Tenants in bankrupt Manhattan apartment buildings affiliated with Emerald Equity Group are demanding that housing code violations including rat infestations and bed bugs be immediately addressed as part of a Chapter 11 agreement. The residents are seeking an order compelling the debtor, 203 W 107th Street LLC, to use available funds to address outstanding New York City Housing Court orders and make any urgent repairs to the buildings, according to court papers. The buildings were part of a group of apartments controlled by Emerald Equity that filed for bankruptcy last week, blaming tougher housing regulations and a tenant rent strike for their debt troubles. Emerald, led by Isaac Kassirer, pitches itself on its website as a leading real estate firm focused on multifamily rental acquisitions, with about 7,000 units across the United States, including 1,500 ’'in developing areas’' of Manhattan. Tenants living in Apartment LL2 at 230 W. 107th St. reported rats in the walls and ceiling of the whole unit, as well as a cockroach infestation in the kitchen and bathroom. The unit also has no proper fire exit, the papers said. Another renter, living in 6E, said heating pipes didn’t work properly in the kitchen or bathroom, and plumbing regularly overflowed. A tenant in 2E reported ’'rats scratching and clawing’' in the bathroom walls and multiple days without heat. — BLOOMBERG NEWS



Construction spending up in November

Spending on US construction projects increased 0.9 percent in November as strength in home building offset weakness in other parts of the construction industry. The November gain followed a bigger 1.6 percent rise in October and left construction spending up 4.4 percent through the first 11 months of 2020 compared to the same period in 2019, according to the Commerce Department. — ASSOCIATED PRESS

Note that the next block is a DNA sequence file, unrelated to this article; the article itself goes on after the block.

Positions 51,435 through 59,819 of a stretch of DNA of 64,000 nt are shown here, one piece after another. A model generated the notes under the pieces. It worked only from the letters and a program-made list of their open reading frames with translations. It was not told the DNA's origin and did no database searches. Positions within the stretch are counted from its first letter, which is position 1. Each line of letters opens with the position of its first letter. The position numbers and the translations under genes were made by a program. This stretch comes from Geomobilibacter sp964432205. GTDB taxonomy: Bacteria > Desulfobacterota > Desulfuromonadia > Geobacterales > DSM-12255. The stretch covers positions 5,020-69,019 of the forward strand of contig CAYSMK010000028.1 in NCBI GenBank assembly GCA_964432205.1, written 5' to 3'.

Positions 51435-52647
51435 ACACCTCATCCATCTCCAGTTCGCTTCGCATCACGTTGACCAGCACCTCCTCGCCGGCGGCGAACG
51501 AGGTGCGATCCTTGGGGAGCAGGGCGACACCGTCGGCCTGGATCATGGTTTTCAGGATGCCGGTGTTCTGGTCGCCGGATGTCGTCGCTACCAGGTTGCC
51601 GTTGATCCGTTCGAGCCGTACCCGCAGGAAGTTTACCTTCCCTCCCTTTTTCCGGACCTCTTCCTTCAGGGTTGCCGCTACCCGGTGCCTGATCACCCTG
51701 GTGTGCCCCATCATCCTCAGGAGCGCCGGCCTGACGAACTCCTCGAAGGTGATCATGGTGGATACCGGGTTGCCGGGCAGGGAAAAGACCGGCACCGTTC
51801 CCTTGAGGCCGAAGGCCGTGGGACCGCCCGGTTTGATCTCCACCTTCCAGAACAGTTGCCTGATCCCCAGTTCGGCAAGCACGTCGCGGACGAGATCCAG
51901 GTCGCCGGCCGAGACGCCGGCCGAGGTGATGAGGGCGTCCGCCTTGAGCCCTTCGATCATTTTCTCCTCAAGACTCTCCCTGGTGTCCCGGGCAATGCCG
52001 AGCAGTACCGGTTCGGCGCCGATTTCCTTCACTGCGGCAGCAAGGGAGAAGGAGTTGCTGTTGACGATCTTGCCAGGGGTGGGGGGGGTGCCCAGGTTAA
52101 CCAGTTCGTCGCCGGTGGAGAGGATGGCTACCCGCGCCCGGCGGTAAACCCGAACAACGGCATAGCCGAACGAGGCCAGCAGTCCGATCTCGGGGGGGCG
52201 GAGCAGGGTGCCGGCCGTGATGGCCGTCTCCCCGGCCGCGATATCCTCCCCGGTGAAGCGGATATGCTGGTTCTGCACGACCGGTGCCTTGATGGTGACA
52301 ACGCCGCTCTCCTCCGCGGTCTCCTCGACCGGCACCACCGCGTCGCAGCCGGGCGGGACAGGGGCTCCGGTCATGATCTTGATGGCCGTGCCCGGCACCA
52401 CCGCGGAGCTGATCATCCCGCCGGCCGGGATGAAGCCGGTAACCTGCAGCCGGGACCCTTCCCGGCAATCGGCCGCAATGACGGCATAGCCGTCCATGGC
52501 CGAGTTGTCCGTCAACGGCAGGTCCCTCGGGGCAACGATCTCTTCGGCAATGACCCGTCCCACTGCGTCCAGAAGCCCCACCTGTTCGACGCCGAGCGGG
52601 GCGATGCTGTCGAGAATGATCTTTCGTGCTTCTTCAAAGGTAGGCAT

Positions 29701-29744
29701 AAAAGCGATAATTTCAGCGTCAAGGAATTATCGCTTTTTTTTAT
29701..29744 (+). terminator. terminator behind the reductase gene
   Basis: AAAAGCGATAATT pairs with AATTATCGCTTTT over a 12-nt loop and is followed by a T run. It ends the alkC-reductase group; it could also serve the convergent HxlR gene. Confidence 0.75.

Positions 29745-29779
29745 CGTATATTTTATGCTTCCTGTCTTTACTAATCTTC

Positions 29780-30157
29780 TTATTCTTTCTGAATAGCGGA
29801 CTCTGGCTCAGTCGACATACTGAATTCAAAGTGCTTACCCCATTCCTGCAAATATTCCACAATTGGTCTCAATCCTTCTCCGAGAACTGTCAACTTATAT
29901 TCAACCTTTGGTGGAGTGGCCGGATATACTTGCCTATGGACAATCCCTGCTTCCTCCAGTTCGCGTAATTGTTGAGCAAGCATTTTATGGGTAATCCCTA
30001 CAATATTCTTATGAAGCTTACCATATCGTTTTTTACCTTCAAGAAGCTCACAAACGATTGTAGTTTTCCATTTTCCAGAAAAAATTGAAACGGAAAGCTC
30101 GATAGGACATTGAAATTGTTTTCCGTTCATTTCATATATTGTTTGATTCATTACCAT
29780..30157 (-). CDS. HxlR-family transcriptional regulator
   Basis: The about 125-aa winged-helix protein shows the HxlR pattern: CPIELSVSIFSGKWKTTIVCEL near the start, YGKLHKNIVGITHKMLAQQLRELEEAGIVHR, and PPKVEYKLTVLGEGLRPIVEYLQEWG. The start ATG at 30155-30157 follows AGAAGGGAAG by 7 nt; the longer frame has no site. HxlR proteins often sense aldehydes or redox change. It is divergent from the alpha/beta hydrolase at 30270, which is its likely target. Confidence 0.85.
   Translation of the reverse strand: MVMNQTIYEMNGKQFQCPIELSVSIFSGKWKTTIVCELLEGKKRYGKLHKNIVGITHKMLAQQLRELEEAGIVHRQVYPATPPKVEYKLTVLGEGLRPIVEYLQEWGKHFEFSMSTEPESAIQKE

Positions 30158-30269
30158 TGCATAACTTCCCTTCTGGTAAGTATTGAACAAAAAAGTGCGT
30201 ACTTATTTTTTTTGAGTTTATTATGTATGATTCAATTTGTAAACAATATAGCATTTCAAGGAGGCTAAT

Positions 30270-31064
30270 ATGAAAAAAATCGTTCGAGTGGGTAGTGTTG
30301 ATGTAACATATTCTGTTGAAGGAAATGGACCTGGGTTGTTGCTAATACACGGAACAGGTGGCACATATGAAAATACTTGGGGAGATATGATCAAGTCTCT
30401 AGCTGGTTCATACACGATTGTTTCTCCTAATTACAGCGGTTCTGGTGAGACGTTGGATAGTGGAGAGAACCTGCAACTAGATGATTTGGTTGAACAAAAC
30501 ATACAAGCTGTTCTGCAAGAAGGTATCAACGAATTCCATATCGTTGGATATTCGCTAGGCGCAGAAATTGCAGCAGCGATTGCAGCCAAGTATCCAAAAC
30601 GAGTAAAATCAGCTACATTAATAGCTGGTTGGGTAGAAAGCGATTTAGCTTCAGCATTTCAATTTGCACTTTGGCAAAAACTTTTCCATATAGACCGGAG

OPEC+ members against Russia’s bid to increase supply

The OPEC+ meeting will run into a second day after a majority of members, including Saudi Arabia, opposed Russia’s proposal for a February supply hike. Discussions will resume at 3:30 p.m. Vienna time on Tuesday, giving ministers the chance to hold bilateral talks and consult with their home governments, delegates said. The unexpected extension of talks casts doubt on the production increase of 500,000 barrels a day the market had been expecting for February. It also calls into question similar supply boosts traders had penciled in for March and April. Differences of opinion between Saudi Arabia and Russia, the two de-facto leaders of OPEC+, can make for tricky meetings. While Moscow appeared to be outnumbered on this occasion, the group typically requires a consensus among all members before concluding talks. Algeria, Nigeria, Oman, Iraq, Kuwait, and the United Arab Emirates were also in favor of holding supply steady in February, delegates said, asking not to be named because the meeting was private. Kazakhstan supported Russia’s position. — BLOOMBERG NEWS



Teledyne buys Flir Systems

Teledyne Technologies Inc. agreed to buy Flir Systems Inc. for $7.36 billion, making its biggest acquisition ever to bolster a lineup of sensors and imaging systems used in aerospace and defense. Flir’s imaging products in the battlefield and commercial markets would add to Teledyne’s lineup of space and aircraft systems. — BLOOMBERG NEWS


Applied Materials raises bid for Kokusai

Applied Materials Inc., one of the largest makers of machines used to manufacture semiconductors, said it raised its offer for Kokusai Electric Corp. by 59 percent, citing higher valuations in a growing industry. It also extended the closing deadline by almost three months to Mar. 19. Applied said the large increase reflects improving demand for chipmaking gear and the earnings prospects for the combined entity, part of a growing trend that’s pushed up the valuations of industry companies. — BLOOMBERG NEWS